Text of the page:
On one of the many computer forums online, a user complained about not being able to disable his laptop keyboard without disabling the wireless external keyboard. Among the responses, the best-voted option came from someone who said that there was no “Disable” option available on his laptop, and whenever he tried to uninstall it, he was forced to restart, which prompted the system to reinstall the driver. His solution was to intentionally use an incompatible driver through the following steps.

1. Open Device Manager and select “Update Driver”
2. When/if prompted to check online or use existing drivers, choose existing drivers only
3. Display incompatible drivers (or de-select “Only use compatible drivers”)
4. Choose one option and then restart the system.

This will disable the keyboard (and touchpad too). To restore the keyboard, choose the compatible driver and restart and all the changes to will revert to normal.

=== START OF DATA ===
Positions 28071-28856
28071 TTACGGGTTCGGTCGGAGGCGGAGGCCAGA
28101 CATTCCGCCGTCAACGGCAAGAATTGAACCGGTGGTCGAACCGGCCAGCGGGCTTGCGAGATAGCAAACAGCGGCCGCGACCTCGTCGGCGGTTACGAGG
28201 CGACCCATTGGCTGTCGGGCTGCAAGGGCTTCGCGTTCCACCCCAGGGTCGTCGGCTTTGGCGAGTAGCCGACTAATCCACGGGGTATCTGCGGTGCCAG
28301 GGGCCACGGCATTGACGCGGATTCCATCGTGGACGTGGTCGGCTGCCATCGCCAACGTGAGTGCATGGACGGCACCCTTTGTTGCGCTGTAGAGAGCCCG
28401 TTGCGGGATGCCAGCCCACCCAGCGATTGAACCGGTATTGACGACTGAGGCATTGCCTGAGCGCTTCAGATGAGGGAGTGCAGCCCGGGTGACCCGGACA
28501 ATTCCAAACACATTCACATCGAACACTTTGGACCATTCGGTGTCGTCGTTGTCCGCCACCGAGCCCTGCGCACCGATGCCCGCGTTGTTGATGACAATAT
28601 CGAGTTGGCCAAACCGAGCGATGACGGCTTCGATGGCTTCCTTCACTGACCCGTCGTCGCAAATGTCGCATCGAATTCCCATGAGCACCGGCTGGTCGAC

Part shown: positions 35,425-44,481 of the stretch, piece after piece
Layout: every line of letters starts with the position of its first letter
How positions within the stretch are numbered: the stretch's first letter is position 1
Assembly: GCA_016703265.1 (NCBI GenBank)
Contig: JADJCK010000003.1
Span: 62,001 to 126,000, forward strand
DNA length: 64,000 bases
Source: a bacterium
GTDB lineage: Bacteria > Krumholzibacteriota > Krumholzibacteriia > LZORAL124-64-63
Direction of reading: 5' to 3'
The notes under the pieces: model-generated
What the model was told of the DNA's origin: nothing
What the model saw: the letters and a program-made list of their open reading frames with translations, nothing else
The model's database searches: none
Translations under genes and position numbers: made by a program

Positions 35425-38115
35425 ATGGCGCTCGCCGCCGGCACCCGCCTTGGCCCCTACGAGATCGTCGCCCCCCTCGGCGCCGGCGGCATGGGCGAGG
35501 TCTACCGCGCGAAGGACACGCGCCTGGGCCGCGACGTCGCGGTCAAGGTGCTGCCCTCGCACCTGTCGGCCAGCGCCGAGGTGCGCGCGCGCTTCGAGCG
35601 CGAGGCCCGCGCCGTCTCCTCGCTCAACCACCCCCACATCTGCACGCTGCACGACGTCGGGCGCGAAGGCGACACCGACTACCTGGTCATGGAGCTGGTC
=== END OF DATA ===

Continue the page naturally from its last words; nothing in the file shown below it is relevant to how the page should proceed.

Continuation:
Method Four – Specifically For Windows 7, 8.1 and 10 users.

This solution is quite similar to those that appear above, however, with a caveat.

1. Click the Start Menu or press the Windows+S key combination to open a Search box.
2. Type the word “Device” into the Search box, then select “Device Manager” from the list of search results.
3. Find “Keyboards” in the list of devices and click the arrow to open it.
4. Right-click on the internal keyboard option and click Disable. If there is no “Disable” option listed, click “Uninstall”.
5. Click File>Exit to complete the process.